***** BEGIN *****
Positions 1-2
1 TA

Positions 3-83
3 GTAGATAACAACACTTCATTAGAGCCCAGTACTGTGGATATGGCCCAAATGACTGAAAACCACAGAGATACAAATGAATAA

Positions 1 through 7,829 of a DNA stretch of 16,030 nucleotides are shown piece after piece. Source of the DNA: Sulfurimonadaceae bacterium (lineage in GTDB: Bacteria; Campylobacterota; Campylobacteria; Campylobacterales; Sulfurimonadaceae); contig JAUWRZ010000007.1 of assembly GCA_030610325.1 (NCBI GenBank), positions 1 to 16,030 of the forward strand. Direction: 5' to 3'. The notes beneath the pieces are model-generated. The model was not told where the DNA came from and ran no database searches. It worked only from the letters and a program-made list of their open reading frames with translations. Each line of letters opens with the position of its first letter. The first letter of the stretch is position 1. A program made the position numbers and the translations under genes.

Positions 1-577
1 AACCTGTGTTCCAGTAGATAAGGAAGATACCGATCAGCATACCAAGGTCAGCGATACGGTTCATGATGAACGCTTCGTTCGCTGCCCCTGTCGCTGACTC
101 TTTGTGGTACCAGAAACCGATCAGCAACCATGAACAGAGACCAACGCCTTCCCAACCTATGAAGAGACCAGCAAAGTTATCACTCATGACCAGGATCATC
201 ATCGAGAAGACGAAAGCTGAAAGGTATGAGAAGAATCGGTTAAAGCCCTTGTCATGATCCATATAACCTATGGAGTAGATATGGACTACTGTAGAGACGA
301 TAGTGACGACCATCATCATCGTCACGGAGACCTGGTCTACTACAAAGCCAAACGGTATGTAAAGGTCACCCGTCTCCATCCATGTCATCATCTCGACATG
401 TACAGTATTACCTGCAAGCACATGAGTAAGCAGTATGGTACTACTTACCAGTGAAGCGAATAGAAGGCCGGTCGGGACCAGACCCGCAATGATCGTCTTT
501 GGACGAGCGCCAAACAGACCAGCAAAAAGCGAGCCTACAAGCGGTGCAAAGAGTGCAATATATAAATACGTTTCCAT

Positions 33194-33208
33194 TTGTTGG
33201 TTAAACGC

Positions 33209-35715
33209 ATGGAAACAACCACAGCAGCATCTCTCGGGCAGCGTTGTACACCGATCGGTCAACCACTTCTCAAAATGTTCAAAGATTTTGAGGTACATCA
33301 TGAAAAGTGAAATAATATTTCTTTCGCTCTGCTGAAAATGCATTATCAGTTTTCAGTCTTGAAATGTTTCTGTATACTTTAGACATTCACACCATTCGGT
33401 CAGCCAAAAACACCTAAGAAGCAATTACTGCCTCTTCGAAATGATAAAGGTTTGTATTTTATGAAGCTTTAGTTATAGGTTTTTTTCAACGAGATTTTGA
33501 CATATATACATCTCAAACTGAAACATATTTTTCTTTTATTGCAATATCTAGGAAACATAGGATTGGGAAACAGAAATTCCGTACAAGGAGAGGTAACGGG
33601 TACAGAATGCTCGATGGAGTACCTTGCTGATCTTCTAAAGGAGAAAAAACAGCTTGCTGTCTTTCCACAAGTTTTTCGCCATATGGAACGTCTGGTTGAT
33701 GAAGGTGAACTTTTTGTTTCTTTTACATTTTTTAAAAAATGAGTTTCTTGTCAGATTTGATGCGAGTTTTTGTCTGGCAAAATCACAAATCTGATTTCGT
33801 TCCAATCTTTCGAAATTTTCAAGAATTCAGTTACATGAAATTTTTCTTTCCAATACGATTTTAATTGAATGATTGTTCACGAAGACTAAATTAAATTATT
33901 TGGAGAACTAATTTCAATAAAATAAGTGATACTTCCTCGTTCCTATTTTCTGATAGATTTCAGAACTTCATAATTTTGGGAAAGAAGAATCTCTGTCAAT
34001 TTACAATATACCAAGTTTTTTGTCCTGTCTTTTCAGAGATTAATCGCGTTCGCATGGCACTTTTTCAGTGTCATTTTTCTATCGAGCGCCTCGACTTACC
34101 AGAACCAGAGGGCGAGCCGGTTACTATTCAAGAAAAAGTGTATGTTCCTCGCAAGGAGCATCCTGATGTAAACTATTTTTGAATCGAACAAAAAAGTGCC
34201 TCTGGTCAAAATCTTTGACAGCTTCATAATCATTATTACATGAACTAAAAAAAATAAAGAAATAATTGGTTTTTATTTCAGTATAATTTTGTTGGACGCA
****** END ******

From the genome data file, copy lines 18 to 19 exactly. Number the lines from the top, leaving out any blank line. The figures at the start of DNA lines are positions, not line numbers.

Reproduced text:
33301 TGAAAAGTGAAATAATATTTCTTTCGCTCTGCTGAAAATGCATTATCAGTTTTCAGTCTTGAAATGTTTCTGTATACTTTAGACATTCACACCATTCGGT
33401 CAGCCAAAAACACCTAAGAAGCAATTACTGCCTCTTCGAAATGATAAAGGTTTGTATTTTATGAAGCTTTAGTTATAGGTTTTTTTCAACGAGATTTTGA